O’Neal’s deal irks the masses

CEO Pay Where Are They NowE. Stanley O’Neal, the former chief executive officer of Merrill Lynch, jumped from the storied brokerage house in October 2007 with a parachute made of gold.

As Merrill Lynch wrote down the largest quarterly loss in the investment bank’s 93-year history, and watched its stock value plummet, O’Neal walked away with $161 million in pocket.

The profit-laden departure spurred a collective grunt from the public.

“I sure wish I could find a company to work for where I could do a terrible job, lose my employer over two (2) billion dollars and then have the company hand me a check for $160 million dollars as I was being kicked out of my office,” wrote disgruntled blogger Mark Hutcherson.

At a time where home foreclosures are rampant and jobs are being shed by the thousands, the multi-million dollar packages paid to CEOs who torpedoed their companies into the subprime mortgages that started this whole mess prove even more egregious.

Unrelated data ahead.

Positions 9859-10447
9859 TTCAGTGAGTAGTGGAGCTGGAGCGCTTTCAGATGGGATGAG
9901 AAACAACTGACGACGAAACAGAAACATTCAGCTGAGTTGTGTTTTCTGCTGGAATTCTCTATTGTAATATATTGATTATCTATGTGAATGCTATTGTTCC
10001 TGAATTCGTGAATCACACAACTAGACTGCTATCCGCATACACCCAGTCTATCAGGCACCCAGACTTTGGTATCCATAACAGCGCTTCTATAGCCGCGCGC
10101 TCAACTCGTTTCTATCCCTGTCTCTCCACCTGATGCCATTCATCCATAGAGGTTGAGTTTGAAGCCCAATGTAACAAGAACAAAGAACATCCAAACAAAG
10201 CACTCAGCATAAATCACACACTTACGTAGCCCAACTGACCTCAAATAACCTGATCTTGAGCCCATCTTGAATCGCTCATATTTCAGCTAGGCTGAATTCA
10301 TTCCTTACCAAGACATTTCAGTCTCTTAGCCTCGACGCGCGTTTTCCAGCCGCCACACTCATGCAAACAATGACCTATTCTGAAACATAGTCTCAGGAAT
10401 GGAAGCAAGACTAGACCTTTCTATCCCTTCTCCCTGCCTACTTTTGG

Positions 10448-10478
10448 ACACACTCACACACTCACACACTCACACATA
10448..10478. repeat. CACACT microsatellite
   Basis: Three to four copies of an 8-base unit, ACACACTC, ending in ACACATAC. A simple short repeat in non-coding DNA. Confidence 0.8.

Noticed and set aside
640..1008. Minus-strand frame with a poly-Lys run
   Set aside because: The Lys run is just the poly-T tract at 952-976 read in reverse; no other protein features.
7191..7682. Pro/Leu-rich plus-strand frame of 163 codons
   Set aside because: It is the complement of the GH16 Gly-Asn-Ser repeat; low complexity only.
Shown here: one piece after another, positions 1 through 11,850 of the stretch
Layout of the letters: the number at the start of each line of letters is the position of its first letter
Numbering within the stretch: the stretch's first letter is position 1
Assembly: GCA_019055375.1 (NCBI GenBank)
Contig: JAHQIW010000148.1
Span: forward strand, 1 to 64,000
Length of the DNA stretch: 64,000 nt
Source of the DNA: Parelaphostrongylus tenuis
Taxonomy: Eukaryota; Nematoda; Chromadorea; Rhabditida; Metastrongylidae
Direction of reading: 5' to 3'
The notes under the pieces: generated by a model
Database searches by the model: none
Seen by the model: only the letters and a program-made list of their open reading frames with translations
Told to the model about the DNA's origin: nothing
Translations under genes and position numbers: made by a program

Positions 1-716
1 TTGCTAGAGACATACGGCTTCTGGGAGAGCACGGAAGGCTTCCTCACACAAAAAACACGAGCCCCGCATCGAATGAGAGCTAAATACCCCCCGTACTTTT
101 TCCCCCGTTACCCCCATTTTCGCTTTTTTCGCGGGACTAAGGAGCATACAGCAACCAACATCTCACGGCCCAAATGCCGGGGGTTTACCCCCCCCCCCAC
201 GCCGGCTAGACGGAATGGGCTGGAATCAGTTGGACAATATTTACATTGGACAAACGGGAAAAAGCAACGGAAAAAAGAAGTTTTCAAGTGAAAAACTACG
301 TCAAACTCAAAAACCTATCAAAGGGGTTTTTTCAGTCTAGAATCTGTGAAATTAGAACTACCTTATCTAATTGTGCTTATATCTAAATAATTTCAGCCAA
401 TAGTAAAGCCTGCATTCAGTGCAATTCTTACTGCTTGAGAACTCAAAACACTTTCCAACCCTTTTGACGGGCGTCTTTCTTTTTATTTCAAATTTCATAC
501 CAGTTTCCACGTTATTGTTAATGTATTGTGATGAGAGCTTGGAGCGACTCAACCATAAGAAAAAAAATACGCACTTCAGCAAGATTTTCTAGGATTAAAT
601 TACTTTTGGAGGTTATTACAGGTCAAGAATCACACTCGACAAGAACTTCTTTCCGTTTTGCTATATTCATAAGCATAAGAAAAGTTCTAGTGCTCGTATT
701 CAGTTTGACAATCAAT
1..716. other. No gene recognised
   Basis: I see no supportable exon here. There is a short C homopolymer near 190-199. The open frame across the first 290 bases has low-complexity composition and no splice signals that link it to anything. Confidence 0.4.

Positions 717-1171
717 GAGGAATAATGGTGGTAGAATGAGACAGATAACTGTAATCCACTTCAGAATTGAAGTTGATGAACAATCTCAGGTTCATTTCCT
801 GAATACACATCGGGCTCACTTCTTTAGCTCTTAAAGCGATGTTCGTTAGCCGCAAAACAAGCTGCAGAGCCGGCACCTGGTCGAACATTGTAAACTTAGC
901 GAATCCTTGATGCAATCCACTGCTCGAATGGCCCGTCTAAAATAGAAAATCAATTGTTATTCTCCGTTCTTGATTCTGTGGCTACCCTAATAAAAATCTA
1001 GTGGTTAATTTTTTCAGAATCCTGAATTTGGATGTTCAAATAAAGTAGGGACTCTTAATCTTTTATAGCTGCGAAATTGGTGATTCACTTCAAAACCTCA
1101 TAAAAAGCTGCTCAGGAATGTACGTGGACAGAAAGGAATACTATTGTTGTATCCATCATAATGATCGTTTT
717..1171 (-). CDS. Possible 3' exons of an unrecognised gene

In 2005, O’Neal told the Times, “We’ve got the right people in place as well as good risk management and controls.” Two years later, Merrill was writing down billions of dollars from the firm’s failed investment in risky securities.

The $160 million severance pay – though part of O’Neal’s contract way before Merrill started posting huge quarterly losses – highlights the massive discrepancy between performance and pay in the finance sector.

Arguably, O’Neal did not mean to drive Merrill Lynch into the state in which Bank of America acquired it. However, his risky investments while at Merrill’s helm, and the firm’s consequential demise, should take a toll on O’Neal’s compensation.

“If my carpenter did a lousy job that I only discovered after the fact, I’d demand my money back. The same rules should apply to corporate incentive compensation,” wrote Steven M. Davidoff on the New York Times DealBook blog.

Adam, a commenter on a Blogging Stocks post, expressed a similar sentiment; “Mr. O’Neal had a fiduciary responsibility to his board of directors and most importantly to the Merrill shareholders. He certainly is entitled to an “F” grade for such performance.”

And that’s what it comes down to – responsibility. O’Neal enjoyed the perks on the way up, and he should suffer the losses on the way down.

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